Lena Klyukina – Vilnius, Lithuania

unocular transition_graphite_30x40cm_2014

unocular transition_graphite_30x40cm_2014

Briefly describe the work you do.

I draw surreal pictures, mostly inspired by music and nature and everything in between.

At what point in your life did you want to become an artist?

I started taking drawing seriously about 6 years ago, when I moved to another city and started college, and a lot of positive change happened. Though I can’t say I wanted to become an artist, nor I expected that to happen, or that it actually happened. I still get nervous each time a see a blank piece of paper as if it is a first time.

Tell us a little about your background and how that influences you as an artist.

I am a nature lover and study natural sciences on daily basis, which is why it is easy to see natural motives in my drawings. The further my body is from the city, the closer I am to finding missing pieces of the puzzle. I also love astrophysics, black holes and time travel theories, and it adds up to the science-fictional feel.

What types of conceptual concerns are present in your work? How do those relate to the specific process(es) or media you use?

I think the basic conceptual concern in my works is probably to try to reveal the microcosm of things and patterns and put them together in an unexpected kind of way. I use pencil for this because it lets me to get as detailed as possible to the very base of creative process.

meteor shower_graphite_55x70cm_2013

meteor shower_graphite_55x70cm_2013

We once heard Chuck Close say he did not believe in being inspired, rather in working hard everyday. What motivates you in your studio practice?

I agree with this. And I don’t believe in motivation either, because you need motivation to keep doing things you don’t really like. I love what I do, it always feels like a coming of spring when I have something to work on, and I feel miserable when I don’t. Sometimes mind images and experiences just need some time to evolve into idea, so it is important to learn to lay back and let them to. And make sketches.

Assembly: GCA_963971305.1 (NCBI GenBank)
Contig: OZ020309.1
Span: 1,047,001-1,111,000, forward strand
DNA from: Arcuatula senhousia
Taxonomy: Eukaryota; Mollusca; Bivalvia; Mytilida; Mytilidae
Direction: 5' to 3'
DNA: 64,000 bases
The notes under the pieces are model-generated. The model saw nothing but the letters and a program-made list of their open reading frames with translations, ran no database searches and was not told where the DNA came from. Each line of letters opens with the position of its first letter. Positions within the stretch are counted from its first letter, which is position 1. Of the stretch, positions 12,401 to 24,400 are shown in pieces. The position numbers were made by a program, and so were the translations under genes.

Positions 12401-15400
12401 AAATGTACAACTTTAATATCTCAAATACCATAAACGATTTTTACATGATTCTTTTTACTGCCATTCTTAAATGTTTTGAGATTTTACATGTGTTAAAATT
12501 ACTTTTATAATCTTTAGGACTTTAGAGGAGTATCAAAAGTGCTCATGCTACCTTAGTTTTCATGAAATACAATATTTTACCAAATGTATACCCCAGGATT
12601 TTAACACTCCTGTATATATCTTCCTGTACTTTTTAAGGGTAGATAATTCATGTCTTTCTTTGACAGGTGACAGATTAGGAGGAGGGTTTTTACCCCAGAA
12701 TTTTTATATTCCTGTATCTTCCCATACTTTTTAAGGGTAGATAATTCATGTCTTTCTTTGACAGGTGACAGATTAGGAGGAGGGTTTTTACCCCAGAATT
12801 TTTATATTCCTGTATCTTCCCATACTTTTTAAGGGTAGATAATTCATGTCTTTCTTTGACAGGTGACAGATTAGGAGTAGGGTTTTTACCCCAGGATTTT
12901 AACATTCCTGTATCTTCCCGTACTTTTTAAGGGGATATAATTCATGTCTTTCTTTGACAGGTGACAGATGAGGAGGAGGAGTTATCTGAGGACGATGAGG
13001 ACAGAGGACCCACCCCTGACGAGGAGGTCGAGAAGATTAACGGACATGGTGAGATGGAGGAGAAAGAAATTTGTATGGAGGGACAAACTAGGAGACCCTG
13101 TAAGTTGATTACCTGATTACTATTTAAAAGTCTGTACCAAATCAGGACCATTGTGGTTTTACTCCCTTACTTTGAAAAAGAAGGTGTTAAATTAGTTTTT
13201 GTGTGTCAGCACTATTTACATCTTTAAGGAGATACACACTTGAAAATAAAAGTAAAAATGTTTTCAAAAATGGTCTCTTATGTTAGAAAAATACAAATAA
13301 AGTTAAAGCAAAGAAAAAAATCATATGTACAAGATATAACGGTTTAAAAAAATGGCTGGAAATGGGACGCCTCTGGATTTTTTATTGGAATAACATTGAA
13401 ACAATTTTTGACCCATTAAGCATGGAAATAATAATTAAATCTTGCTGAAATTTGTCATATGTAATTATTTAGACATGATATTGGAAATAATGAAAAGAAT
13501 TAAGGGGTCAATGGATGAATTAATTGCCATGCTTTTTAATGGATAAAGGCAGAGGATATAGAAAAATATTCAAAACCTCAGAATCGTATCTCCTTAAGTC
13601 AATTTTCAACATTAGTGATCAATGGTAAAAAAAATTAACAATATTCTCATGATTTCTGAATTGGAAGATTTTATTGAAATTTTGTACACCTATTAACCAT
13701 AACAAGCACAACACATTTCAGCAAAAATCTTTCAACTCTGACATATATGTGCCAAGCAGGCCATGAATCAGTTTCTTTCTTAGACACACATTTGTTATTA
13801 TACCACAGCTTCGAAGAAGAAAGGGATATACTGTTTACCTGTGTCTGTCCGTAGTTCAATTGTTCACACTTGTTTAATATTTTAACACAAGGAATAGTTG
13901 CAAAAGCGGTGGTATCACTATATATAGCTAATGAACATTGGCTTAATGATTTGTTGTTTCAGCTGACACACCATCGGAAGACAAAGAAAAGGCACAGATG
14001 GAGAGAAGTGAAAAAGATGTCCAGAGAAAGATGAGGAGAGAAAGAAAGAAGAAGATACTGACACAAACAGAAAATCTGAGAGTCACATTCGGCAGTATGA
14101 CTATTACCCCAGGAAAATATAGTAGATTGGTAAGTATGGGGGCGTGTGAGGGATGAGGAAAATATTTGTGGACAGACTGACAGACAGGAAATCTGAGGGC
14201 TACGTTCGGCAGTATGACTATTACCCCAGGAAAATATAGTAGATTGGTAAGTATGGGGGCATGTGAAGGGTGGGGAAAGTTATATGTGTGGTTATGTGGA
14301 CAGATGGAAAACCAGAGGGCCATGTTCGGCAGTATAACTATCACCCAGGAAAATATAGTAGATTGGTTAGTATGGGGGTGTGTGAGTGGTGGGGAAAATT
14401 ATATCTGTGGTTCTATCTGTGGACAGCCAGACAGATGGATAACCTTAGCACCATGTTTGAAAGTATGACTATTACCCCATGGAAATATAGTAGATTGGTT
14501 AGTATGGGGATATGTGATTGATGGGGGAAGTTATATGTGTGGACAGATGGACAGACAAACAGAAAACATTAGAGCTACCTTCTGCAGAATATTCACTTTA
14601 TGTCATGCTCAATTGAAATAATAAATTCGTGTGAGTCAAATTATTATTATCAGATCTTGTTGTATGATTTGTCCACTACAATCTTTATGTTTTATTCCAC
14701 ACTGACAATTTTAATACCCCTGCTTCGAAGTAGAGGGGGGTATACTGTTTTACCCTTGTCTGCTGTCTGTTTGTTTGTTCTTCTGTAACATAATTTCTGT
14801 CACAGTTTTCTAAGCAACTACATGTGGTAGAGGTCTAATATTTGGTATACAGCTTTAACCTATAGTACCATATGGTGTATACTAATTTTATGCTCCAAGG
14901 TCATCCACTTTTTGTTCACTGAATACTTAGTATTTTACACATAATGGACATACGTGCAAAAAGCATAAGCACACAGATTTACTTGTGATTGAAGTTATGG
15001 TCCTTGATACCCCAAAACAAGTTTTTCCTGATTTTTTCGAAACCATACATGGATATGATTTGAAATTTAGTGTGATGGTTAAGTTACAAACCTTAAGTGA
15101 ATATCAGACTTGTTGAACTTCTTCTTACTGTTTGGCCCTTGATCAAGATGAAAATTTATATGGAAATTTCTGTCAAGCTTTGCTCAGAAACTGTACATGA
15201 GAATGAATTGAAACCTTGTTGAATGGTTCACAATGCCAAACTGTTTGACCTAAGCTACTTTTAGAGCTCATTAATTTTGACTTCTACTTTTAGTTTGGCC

shore_graphite_45x55cm_2013

shore_graphite_45x55cm_2013

What artists living or non-living influence your work?

I don’t have any visual artists that had or have influence on my work, but there are a lot of musicians and writers and poets and storytellers and freedom seekers who keep inspiring me at all times, like Robert Smith, Martin L. Gore, Jim Morrison, Andrew VanWyngarden, Kurt Vonnegut, Richard Matheson, Henry David Thoreau, Charles Bukowski…..

When you are not making art what types of activities and interests do you engage in?

Basically, riding a bicycle in a forest while listening to favorite music, with a book and a grilled cheese sandwich in my backpack – this is my perfect day in a nutshell. I also love to play guitar and keyboards from time to time, and I’m quite a singer as well.

About

headshotLena Klyukina is a traditional drawing artist, currently residing in Vilnius, Lithuania. Each character’s inner world is expressed through detailed surreal surroundings, naturally chaotic and bizarre, leading to take a trip to the subconscious.

www.facebook.com/lenaklyukinadrawings

All images copyright of the artist and used with their permission. 

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About Frank Juarez

Frank Juarez is a Wisconsin artist, published author, presenter, gallery director, art educator, advocate, and community leader living and teaching in Sheboygan, Wisconsin. In 2005, he committed his life to expose, educate and engage others on the importance of experiencing and supporting the Visual Arts. Organizing local and regional art exhibitions, community art events, facilitating presentations, and supporting artists through professional development workshops, use of social media and networking has placed him in the forefront of advancing and promoting local artists and attracting regional and national artists to interact, collaborate, network and exhibit in the Sheboygan community.
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